How would you answer if someone asked you: “Why the obsession with finding every last crumb of chametz?”
Certainly, non-religious Jews are puzzled, but even those from traditional homes often wonder why the age-old custom to scrub endlessly with harsh chemicals and turn the house upside down. Why the literal “witch hunt” and obsessive search to ensure that not one shred of chametzremain?! Does God really care about a mere crumb?! And if it does matter that much, why can we eat bread a moment before and a moment after Passover?
On this Shabbat HaGadol when we historically review the laws of Passover, we shall look at a key law behind the laws – the very meaning of chametz and its antithesis matzah.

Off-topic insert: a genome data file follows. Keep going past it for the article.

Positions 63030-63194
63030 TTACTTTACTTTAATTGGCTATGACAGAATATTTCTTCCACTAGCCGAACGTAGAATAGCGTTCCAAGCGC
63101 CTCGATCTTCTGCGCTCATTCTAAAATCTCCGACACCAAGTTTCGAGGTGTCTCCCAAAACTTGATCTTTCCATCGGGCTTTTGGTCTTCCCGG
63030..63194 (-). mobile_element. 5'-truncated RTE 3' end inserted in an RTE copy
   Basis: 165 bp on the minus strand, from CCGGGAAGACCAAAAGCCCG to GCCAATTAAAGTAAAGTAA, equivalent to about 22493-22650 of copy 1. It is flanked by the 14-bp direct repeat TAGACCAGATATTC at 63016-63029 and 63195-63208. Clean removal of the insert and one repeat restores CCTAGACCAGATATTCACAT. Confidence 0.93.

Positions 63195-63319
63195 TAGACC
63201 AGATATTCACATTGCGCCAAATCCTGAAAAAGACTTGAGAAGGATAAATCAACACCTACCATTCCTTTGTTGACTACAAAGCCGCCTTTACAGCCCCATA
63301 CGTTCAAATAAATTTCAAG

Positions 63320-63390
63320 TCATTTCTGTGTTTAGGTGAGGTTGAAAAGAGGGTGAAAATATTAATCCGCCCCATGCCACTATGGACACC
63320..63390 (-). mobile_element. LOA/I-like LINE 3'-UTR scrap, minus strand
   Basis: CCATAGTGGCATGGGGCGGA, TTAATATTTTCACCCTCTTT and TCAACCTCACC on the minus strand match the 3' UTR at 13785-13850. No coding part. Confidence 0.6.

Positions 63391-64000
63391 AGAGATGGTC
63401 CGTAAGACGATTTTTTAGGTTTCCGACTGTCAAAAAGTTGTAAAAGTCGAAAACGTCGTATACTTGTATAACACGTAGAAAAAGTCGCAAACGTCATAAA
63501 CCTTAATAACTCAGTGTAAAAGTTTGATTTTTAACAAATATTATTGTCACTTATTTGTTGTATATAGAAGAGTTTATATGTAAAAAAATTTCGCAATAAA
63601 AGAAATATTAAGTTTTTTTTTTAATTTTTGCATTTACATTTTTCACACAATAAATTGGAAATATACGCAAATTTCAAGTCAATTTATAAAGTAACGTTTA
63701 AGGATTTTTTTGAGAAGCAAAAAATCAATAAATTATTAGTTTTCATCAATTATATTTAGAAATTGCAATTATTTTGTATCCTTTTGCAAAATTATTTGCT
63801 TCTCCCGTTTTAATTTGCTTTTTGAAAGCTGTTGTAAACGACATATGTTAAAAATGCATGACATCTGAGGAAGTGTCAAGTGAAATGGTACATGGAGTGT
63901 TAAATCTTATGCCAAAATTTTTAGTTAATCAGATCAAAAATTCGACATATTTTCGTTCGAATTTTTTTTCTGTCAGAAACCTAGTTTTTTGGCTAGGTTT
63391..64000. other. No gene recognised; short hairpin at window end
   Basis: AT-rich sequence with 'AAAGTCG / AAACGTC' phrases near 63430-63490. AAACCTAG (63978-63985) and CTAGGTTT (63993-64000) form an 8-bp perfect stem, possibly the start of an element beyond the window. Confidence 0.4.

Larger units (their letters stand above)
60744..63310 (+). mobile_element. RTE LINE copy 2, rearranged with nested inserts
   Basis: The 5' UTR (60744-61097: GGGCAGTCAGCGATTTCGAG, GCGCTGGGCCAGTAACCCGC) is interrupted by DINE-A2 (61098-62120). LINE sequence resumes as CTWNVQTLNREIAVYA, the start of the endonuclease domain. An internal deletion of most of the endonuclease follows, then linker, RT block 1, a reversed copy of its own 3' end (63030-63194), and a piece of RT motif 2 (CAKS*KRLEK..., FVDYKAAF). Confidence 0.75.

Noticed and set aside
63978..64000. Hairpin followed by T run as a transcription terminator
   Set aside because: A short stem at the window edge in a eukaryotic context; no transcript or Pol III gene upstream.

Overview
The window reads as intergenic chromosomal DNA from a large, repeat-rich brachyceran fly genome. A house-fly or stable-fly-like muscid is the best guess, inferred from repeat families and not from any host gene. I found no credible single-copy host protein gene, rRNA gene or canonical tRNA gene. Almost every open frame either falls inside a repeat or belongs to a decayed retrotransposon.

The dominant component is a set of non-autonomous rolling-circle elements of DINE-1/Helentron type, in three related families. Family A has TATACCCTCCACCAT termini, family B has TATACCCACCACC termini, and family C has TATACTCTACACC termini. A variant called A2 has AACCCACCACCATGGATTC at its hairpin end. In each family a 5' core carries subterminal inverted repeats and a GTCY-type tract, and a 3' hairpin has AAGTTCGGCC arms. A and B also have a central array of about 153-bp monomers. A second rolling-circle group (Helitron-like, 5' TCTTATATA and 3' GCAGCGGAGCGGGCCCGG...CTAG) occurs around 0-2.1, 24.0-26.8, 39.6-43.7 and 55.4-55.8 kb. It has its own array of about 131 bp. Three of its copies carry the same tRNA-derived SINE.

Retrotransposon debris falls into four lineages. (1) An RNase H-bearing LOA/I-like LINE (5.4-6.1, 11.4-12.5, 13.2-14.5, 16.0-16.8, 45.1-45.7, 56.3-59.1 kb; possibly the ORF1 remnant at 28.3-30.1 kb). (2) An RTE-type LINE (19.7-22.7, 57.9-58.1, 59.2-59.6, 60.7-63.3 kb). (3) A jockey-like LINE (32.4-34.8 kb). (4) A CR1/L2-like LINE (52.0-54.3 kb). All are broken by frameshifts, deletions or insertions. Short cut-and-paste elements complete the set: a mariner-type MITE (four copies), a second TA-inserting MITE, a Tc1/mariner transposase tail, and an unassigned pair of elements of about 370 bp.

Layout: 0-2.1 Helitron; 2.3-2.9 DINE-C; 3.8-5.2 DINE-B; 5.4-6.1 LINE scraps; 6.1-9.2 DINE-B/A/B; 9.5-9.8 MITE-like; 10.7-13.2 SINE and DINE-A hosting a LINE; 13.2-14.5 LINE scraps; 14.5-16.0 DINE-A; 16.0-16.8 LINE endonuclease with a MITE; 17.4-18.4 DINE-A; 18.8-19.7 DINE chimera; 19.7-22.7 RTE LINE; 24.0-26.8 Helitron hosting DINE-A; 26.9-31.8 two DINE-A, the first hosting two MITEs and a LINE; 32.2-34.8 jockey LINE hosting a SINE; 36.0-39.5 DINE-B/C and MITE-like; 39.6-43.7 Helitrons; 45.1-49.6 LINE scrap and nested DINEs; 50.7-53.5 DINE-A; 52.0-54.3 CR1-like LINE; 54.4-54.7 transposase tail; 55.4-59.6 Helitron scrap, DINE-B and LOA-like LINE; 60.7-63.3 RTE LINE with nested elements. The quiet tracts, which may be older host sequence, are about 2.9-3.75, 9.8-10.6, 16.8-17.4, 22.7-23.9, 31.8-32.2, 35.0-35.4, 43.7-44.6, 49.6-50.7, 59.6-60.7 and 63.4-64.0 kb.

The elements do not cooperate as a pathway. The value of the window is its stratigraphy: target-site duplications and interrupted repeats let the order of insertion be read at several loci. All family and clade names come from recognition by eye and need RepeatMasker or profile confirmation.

The first man, Adam, is described as “a bread formed from a dough” in the words of the Midrash. And we are all descendants of Adam. As such, we are all considered a product of dough. The question is how – through the exercise of eradicating all chametz on Passover – we can we make sure, as individuals, that our “dough” will not rise and become bloated?
The answer teaches us a tremendous lesson in the nature of the self and the ego, by addressing the big question: Is the self-contained ego the root of all evil? Do we have to annihilate it or can we channel it?